Sweetser drafted a letter expressing Boynton's and Washburn's wish to other significant men within Worcester County. The document was sent to 30 Worcester businessmen. It told of a "liberal proposal to found a Free School for Industrial Science" in Worcester and called for a meeting later in the month. After that meeting the following notice appeared in the Worcester Palladium: "A Gentleman, who for the present withholds his name from the public, offers a fund of $100,000 for the establishment of a scientific school in Worcester, upon the condition that our citizens shall furnish the necessary land and buildings." Further funding and land grants for the university were given by Stephen Salisbury II, who was an influential merchant and later served as the first president of the Institute's board of directors.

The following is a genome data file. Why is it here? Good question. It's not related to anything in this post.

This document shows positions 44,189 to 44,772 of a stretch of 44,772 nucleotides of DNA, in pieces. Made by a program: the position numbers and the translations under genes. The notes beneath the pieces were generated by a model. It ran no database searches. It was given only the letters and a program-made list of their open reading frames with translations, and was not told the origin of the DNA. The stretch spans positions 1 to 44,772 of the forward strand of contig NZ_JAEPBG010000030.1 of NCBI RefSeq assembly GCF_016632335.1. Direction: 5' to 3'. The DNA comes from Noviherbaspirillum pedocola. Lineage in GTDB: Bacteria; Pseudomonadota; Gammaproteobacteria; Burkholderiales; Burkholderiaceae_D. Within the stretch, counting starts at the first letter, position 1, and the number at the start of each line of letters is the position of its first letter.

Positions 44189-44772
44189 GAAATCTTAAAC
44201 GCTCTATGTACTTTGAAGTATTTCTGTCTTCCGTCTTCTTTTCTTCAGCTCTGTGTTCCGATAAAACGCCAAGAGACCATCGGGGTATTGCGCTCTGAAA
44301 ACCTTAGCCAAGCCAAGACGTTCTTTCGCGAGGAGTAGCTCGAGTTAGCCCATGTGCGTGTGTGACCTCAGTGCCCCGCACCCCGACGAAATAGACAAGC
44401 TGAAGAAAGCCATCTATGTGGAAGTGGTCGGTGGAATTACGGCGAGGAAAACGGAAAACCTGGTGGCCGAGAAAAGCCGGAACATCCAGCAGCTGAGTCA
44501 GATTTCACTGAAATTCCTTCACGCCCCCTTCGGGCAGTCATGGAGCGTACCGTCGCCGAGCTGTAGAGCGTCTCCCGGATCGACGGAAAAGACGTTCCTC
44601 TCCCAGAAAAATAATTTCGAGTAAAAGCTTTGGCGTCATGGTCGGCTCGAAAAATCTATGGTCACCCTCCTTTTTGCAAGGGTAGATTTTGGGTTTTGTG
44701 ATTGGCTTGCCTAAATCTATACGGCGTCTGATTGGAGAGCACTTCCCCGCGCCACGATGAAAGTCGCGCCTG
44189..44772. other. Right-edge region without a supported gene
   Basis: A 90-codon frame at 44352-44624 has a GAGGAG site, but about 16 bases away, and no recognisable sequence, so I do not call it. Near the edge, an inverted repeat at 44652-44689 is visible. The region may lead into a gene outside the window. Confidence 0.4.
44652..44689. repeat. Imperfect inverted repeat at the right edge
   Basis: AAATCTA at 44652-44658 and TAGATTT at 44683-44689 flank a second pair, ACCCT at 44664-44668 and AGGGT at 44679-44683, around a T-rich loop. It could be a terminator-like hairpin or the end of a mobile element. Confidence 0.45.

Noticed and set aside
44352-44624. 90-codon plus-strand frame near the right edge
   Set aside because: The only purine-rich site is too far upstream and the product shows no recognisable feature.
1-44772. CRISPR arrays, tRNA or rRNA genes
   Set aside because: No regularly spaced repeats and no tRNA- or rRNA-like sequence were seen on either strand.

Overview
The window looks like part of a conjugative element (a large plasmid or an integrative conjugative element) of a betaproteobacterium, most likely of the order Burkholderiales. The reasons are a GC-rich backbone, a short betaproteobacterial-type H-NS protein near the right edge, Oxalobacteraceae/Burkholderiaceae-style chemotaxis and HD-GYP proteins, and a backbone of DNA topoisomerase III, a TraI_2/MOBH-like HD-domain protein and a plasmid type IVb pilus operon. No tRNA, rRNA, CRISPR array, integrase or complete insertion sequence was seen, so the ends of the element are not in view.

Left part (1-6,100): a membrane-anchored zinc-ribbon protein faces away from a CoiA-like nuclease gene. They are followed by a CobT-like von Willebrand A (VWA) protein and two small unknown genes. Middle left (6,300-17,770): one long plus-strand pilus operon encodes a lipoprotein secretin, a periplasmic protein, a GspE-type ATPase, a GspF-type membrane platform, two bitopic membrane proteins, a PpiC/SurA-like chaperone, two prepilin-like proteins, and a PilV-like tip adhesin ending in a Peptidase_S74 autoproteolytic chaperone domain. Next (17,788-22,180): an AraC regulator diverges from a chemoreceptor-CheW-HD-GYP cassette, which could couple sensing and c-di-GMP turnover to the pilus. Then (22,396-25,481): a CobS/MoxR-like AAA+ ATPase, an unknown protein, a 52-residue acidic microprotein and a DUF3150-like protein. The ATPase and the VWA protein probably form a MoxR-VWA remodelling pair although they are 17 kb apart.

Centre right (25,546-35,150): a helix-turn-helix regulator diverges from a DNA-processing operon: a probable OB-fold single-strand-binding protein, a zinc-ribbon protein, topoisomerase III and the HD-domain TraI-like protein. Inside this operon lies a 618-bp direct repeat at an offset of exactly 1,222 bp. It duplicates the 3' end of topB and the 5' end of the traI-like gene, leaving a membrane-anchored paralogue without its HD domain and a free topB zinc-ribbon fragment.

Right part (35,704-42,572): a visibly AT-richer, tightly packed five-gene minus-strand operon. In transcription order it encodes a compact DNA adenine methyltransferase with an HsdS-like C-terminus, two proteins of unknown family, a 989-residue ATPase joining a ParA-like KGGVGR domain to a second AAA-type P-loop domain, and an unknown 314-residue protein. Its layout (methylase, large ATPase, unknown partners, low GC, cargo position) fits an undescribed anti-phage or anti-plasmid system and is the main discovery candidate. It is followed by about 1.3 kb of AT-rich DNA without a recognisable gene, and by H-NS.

In response to this anonymous request, more than 225 Worcester citizens and the workers at 20 of the city's factories and machine shops contributed to the construction of the original building. On May 10, 1865, after House and Senate approval, the secretary of the commonwealth recorded the Institute as a legal corporation, and it came into formal existence.
Both Boynton and Washburn died before the opening of the college on November 11, 1868. On that day, Charles O. Thompson, the first president of the Institute stood before WPI's first two buildings named Boynton Hall and Washburn Shops in honor of their respective donors, with their distinctive towers that even then symbolized the institution's two educational objectives of theory and practice, and inaugurated the Worcester County Free Institute of Industrial Science.